Anyway, it is difficult to write new proposals when other workloads have been increased, often doubled. Also it is difficult to write new proposals when other research support has been removed. It is likely that there is also a psychological component involved, when one is utterly exhausted, depressed at the pay and benefit cuts, hearing and seeing how increasingly difficult it is to get grants funded, and seeing that if you do get something funded, you will have no support to help get the job done, why do it? (if you are tenured). It is much smarter to either move into administration or use what little time you have available to do consulting outside of the university and recoup your financial losses.

  • proflikesubstance says:

    Jim, I agree that the decline in proposals is the most interesting bit of data here. Very curious about cause and a department by department breakdown, coupled with some of the factors Geologist brings up, would be illuminating.

    Geologist, you are currently in the lead for Most Depressing Comment of 2013. Congrats!

  • Casey says:

    I wonder if it's like the job market: sometimes people give up and stop looking for a job, and the unemployment rate actually decreases. This would have interesting repercussions on the depressingly low paylines: they would actually bounce back when enough people leave the "grant market".

  • Jim Woodgett says:

    There has been an increase in process and oversight in many countries that has necessitated increased administrative activities but it is incredibly short-sighted to convert active researchers into administrators. The administration is there solely to support the effort of the front line researchers and educators. Administration should be the place where cuts are first made, not where accrual occurs. While I'd hate to see poor scientists moving into administration, it's even more worrying that good scientists are doing so. I should say that I spend a lot of time doing administrative work, but I also run a lab supported by 4 research grants. I see both sides of the pressures but administration is there to assist and enable, not to make life harder or draw more overhead. Any organization (company, college, hospital, etc.) that adds to administration at the expense of their mainline staff is doomed to failure over the long term.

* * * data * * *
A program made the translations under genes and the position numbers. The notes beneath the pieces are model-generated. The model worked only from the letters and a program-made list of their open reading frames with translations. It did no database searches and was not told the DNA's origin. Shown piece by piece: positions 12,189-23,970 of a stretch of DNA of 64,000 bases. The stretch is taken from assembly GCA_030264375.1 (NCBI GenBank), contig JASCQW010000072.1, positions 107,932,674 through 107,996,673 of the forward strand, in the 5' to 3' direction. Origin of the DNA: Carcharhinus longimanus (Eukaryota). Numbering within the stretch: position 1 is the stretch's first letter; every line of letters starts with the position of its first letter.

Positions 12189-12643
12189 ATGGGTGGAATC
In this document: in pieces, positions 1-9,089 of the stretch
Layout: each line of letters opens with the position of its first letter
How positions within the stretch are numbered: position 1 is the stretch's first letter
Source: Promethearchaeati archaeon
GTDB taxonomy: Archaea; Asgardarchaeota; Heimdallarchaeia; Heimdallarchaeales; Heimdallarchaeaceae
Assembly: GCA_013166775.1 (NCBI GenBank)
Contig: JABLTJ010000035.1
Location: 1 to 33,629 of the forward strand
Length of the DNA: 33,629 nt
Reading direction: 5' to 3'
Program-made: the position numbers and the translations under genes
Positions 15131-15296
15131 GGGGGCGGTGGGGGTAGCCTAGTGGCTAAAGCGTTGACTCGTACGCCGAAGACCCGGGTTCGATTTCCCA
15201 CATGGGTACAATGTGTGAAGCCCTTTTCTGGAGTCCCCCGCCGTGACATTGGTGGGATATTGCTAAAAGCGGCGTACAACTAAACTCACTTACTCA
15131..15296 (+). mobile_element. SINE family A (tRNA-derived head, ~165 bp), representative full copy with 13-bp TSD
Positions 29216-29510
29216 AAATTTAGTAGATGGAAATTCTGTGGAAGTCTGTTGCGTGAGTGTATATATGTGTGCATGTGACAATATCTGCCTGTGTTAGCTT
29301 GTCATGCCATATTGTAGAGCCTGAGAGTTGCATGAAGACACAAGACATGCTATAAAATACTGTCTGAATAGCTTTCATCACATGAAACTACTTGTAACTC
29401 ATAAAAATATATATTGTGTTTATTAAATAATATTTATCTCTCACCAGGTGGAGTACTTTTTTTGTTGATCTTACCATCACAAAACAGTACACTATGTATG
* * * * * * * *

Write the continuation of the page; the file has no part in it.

• Lincoln says:

    I suspect the retirement of the A2 cycle is a factor for NIH funding. If you are so unfortunate to score poorly on the A1 submission then your pooch is screwed for the major thrust of the proposal - it must be revised significantly and it may entail significant new preliminary data. As you note it is hard to develop multiple lines of research when so much effort goes into being competitive in a single line.

    Research funding is like a complex organism that is being starved. It continues to stumble on and doesn't all die at once. But at smaller institutions without significant endowment (and will to use it) there will be a catastrophic break point. We aren't there yet but soon will be.

    And I think NIH is not too worried about it. If you think about it, why would they care where the top 8% of proposals come from? In their view they are still funding excellent science. So what if institute X folds?